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appears auld banks bard beautiful bonny bosom bright Burns Captain charms composed dance dark dear death early face fair fate fear feeling fell flowers frae give grace guid hand head hear heart Heaven Highland hills honest honoured hope hour I'll John kind king lass leave letter light live Lord mair mark meet mind Miss monie morning mourn Muse Nature ne'er never night o'er pleasure poem poet poor pride rest roar Robert round Scotland sing song soon soul spring sweet tear tell thee There's thou Till TUNE verses wander weel whistle wild Willie wind wing wish woods worth written ye'll young
Side 263 - O'er a' the ills o' life victorious! But pleasures are like poppies spread: You seize the flow'r, its bloom is shed; Or like the snow falls in the river, A moment white - then melts for ever; Or like the Borealis race, That flit ere you can point their place; Or like the rainbow's lovely form Evanishing amid the storm. Nae man can tether time or tide; The hour approaches Tam maun ride: That hour, o...
Side 240 - My heart's in the Highlands, my heart is not here ; My heart's in the Highlands a-chasing the deer ; A-chasing the deer, and following the roe — My heart's in the Highlands wherever I go.
Side 234 - John Anderson my jo. John Anderson my jo, John, We clamb the hill thegither ; And mony a canty day, John, We've had wi' ane anither : Now we maun totter down, John, But hand in hand we'll go, And sleep thegither at the foot, John Anderson my jo.
Side 280 - The bridegroom may forget the bride Was made his wedded wife yestreen ; The monarch may forget the crown That on his head an hour has been ; The mother may forget the child That smiles sae sweetly on her knee ; But I'll remember thee, Glencairn, And a' that thou hast done for me !" LINES SENT TO SIR JOHN WHITEFOORU OF WHITEFOORD, BART.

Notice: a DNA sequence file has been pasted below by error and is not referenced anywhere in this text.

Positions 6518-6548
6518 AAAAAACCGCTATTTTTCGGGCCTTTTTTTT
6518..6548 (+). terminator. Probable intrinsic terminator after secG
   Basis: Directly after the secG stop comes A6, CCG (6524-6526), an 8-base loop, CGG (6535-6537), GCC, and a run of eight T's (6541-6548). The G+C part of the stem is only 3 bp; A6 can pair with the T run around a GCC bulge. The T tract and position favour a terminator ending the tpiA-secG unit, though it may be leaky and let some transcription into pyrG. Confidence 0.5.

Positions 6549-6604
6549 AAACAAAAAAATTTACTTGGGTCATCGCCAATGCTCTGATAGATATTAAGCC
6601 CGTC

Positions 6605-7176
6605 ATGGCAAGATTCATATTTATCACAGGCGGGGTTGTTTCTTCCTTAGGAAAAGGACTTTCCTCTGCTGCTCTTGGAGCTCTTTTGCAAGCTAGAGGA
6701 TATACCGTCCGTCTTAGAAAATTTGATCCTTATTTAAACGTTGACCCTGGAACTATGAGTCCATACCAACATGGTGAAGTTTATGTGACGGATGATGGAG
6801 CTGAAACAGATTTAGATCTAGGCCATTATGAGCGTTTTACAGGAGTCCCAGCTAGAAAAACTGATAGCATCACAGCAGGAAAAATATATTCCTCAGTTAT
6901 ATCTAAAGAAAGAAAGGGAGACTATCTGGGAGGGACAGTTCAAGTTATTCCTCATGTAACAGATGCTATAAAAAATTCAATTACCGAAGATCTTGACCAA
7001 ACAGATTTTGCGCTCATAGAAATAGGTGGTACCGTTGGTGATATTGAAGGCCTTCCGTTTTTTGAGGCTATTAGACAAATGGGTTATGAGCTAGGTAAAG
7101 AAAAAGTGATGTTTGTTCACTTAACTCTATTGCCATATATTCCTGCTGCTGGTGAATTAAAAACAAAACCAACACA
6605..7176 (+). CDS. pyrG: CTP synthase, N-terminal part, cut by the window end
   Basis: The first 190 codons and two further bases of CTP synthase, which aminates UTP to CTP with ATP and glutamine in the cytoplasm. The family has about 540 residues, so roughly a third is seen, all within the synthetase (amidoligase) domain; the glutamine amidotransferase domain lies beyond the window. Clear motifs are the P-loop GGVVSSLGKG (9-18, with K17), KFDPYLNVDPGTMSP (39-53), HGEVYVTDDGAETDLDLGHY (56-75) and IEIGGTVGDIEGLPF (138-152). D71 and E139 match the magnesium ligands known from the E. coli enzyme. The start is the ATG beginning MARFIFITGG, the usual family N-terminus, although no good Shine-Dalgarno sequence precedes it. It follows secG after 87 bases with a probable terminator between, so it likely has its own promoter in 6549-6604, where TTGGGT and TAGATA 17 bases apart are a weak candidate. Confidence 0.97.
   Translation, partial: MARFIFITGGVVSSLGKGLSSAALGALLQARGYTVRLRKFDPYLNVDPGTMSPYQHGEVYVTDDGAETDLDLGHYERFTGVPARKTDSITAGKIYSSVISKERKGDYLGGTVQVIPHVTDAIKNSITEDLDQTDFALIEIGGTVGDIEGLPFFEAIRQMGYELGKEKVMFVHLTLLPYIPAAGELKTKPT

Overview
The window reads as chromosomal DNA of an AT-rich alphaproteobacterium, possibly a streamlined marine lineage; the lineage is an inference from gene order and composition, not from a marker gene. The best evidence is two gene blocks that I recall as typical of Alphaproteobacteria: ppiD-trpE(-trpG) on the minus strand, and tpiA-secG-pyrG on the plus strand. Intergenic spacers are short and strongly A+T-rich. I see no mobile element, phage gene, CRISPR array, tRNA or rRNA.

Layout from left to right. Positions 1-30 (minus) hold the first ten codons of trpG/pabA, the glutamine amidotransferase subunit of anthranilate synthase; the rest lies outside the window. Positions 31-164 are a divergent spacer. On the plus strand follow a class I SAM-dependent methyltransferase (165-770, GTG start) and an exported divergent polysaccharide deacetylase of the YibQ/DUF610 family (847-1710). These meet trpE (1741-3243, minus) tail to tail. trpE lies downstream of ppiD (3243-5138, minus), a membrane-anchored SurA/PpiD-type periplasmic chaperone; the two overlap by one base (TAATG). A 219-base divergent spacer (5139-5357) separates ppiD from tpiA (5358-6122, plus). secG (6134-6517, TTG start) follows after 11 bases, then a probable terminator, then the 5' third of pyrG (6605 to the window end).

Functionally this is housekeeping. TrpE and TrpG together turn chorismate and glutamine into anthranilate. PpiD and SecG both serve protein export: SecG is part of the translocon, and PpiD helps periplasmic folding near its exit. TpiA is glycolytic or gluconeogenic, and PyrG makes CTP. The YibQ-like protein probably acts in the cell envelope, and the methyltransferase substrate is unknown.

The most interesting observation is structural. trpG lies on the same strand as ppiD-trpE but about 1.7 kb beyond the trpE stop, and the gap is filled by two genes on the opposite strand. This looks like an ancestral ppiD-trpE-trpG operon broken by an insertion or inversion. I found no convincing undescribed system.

Side 142 - Of a' the airts the wind can blaw I dearly like the West, For there the bonnie lassie lives, The lassie I lo'e best : There wild woods grow, and rivers row, And mony a hill between ; But day and night my fancy's flight Is ever wi' my Jean. I see her in the dewy flowers, I see her sweet and fair : I hear her in the tunefu...
Side 160 - CHORUS. . For auld lang syne, my dear, For auld lang syne, We'll tak a cup o' kindness yet For auld lang syne.
Side 265 - Wi' his last gasp his gab did gape; Five tomahawks, wi' bluid red-rusted; Five scimitars, wi' murder crusted; A garter, which a babe had strangled; A knife, a father's throat had mangled, Whom his ain son o...
Side 16 - Here pause — and, thro' the starting tear, Survey this grave. The poor inhabitant below Was quick to learn, and wise to know, And keenly felt the friendly glow, And softer flame ; But thoughtless follies laid him low, And stained his name ! Reader, attend — whether thy soul Soars fancy's flights beyond the pole, Or darkling grubs this earthly hole, In low pursuit ; Know, prudent, cautious self-control Is wisdom's root.
Side 262 - Kirkton Jean till Monday. She prophesied that, late or soon, Thou would be found deep drown'd in Doon; Or catch'd wi' warlocks in the mirk, By Alloway's auld haunted kirk. Ah, gentle dames ! it gars me greet, To think how...
Side 269 - Tam wi' furious ettle ; But little wist she Maggie's mettle — Ae spring brought off her master hale, But left behind her ain gray tail : The carlin claught her by the rump, And left poor Maggie scarce a stump. Now, wha this tale o...